# DA.Date¶

## Data Types¶

data DayOfWeek

data Month

The `Month` type represents a month in the Gregorian calendar.

Note that, while `Month` has an `Enum` instance, the `toEnum` and `fromEnum` functions start counting at 0, i.e. `toEnum 1 :: Month` is `Feb`.

Jan

Feb

Mar

Apr

May

Jun

Jul

Aug

Sep

Oct

Nov

Dec

instance Eq Month

instance Ord Month

instance Bounded Month

instance Enum Month

instance Show Month

## Functions¶

addDays

: Date -> Int -> Date

Add the given number of days to a date.

subtractDays

: Date -> Int -> Date

Subtract the given number of days from a date.

`subtractDays d r` is equivalent to `addDays d (- r)`.

subDate

: Date -> Date -> Int

Returns the number of days between the two given dates.

dayOfWeek

Returns the day of week for the given date.

fromGregorian

: (Int, Month, Int) -> Date

Constructs a `Date` from the triplet `(year, month, days)`.

toGregorian

: Date -> (Int, Month, Int)

Turn `Date` value into a `(year, month, day)` triple, according to the Gregorian calendar.

date

: Int -> Month -> Int -> Date

Given the three values (year, month, day), constructs a `Date` value. `date y m d` turns the year `y`, month `m`, and day `d` into a `Date` value. Raises an error if `d` is outside the range `1 .. monthDayCount y m`.

isLeapYear

: Int -> Bool

Returns `True` if the given year is a leap year.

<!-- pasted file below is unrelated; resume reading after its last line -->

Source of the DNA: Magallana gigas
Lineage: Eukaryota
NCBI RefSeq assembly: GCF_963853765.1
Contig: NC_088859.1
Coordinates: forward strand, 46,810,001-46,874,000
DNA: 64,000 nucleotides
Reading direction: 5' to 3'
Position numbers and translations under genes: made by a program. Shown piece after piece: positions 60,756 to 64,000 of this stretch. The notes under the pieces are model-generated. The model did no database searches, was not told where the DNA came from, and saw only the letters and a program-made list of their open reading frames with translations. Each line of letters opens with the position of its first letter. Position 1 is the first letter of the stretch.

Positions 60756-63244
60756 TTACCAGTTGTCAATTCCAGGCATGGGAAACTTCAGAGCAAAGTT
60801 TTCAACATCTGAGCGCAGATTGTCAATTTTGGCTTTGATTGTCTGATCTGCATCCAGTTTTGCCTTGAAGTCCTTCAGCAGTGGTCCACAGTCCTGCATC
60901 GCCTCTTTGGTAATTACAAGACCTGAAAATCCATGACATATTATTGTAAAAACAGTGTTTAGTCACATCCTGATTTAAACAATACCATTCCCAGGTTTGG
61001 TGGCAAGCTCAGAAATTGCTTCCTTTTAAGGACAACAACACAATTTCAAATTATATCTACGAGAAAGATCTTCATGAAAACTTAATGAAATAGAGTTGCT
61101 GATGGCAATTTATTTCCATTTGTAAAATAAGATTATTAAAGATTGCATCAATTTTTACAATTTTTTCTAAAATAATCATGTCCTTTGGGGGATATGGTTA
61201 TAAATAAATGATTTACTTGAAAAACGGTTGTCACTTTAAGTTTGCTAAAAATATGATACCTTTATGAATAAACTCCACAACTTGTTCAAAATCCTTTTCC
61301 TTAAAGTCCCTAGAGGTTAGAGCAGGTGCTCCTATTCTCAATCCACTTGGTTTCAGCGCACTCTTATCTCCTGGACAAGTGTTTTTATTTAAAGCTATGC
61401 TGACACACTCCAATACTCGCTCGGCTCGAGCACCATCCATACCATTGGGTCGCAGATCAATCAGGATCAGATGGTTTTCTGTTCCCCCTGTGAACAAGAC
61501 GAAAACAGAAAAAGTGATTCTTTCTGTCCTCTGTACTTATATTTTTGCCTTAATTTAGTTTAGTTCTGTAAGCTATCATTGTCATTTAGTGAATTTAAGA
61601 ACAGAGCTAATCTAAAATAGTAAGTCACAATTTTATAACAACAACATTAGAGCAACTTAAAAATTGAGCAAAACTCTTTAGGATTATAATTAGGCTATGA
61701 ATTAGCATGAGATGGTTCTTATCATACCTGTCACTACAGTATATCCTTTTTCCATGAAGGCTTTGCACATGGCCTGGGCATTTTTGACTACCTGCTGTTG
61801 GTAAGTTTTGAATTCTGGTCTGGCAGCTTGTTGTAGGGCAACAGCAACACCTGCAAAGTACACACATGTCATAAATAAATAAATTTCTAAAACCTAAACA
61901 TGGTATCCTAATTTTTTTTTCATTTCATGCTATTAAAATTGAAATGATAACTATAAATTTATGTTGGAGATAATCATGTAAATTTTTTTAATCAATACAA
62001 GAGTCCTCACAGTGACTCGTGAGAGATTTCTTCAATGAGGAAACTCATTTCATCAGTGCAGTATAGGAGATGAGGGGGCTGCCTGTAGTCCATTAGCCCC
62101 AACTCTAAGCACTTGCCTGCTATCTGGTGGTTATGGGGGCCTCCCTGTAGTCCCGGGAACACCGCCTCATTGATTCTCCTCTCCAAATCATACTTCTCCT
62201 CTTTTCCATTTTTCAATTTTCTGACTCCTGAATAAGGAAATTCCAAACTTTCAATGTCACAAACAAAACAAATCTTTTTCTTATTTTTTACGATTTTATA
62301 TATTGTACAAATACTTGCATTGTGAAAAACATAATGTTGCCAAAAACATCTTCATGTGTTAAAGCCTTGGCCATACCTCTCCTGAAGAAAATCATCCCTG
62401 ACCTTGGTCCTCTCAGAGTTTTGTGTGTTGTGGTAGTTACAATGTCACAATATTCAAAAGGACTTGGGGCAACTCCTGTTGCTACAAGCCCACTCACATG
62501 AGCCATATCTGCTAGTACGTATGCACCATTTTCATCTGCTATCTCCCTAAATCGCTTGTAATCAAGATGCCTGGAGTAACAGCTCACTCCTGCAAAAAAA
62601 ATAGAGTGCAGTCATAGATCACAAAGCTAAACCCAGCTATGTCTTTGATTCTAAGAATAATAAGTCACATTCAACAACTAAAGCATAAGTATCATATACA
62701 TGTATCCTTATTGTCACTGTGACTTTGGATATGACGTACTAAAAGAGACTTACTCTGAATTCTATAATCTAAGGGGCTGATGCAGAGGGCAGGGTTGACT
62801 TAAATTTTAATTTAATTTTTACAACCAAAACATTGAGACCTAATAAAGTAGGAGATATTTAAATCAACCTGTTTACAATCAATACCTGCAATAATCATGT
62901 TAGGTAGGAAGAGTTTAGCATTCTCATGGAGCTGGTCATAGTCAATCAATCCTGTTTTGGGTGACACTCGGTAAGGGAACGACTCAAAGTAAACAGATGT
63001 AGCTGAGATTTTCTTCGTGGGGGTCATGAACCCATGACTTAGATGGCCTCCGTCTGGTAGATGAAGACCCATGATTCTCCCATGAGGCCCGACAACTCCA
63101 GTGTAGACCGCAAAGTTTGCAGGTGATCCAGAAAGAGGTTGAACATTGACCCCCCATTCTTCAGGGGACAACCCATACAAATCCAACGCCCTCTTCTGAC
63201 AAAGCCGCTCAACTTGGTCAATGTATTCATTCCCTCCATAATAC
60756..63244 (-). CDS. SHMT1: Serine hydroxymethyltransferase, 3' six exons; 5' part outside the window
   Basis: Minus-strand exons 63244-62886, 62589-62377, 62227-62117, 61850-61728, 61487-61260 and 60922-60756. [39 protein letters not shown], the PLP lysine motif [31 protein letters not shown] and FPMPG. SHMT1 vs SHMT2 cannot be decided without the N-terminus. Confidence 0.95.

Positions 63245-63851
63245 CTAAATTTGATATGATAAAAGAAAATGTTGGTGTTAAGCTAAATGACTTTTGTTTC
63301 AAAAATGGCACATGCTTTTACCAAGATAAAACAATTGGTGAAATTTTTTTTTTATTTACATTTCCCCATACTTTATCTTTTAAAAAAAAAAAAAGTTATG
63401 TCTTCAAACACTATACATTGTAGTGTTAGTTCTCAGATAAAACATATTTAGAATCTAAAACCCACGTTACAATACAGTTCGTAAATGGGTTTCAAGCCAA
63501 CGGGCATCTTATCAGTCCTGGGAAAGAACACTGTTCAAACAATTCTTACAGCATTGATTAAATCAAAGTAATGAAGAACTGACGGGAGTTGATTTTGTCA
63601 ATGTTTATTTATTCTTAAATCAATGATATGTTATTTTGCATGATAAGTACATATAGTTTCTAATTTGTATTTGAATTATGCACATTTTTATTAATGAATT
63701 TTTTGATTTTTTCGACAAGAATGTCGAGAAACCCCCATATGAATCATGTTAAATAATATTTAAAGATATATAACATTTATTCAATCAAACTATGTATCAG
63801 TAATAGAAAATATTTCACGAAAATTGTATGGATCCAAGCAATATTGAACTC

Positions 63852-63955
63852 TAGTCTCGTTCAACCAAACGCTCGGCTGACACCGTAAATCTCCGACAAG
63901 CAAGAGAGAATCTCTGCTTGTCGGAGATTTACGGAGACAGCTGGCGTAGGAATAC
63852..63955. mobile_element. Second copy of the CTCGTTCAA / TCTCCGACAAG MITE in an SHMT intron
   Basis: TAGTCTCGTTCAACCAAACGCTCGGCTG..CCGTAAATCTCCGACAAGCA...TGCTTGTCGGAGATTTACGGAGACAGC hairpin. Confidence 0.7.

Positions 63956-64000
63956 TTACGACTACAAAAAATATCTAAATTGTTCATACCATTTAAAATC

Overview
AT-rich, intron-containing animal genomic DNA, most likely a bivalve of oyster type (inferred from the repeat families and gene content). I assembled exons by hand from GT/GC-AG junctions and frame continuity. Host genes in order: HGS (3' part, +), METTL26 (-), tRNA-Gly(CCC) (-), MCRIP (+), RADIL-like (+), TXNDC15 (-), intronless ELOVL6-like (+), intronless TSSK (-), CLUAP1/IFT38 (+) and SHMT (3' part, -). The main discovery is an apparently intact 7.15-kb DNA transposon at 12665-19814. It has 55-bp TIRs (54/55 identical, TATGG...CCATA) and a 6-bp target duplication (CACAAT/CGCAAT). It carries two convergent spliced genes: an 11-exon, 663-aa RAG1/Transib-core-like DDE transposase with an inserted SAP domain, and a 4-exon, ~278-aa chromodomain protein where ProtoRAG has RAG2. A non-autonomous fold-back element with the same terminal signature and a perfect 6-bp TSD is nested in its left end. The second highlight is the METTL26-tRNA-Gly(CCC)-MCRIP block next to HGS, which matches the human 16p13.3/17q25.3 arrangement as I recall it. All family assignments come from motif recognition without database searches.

fromMonth

: Month -> Int

Get the number corresponding to given month. For example, `Jan` corresponds to `1`, `Feb` corresponds to `2`, and so on.

monthDayCount

: Int -> Month -> Int

Get number of days in the given month in the given year, according to Gregorian calendar. This does not take historical calendar changes into account (for example, the moves from Julian to Gregorian calendar), but does count leap years.

datetime

: Int -> Month -> Int -> Int -> Int -> Int -> Time

Constructs an instant using `year`, `month`, `day`, `hours`, `minutes`, `seconds`.

toDateUTC

: Time -> Date

Extracts UTC date from UTC time.

This function will truncate Time to Date, but in many cases it will not return the date you really want. The reason for this is that usually the source of Time would be getTime, and getTime returns UTC, and most likely the date you want is something local to a location or an exchange. Consequently the date retrieved this way would be yesterday if retrieved when the market opens in say Singapore.

passToDate

Within a `scenario`, pass the simulated scenario to given date.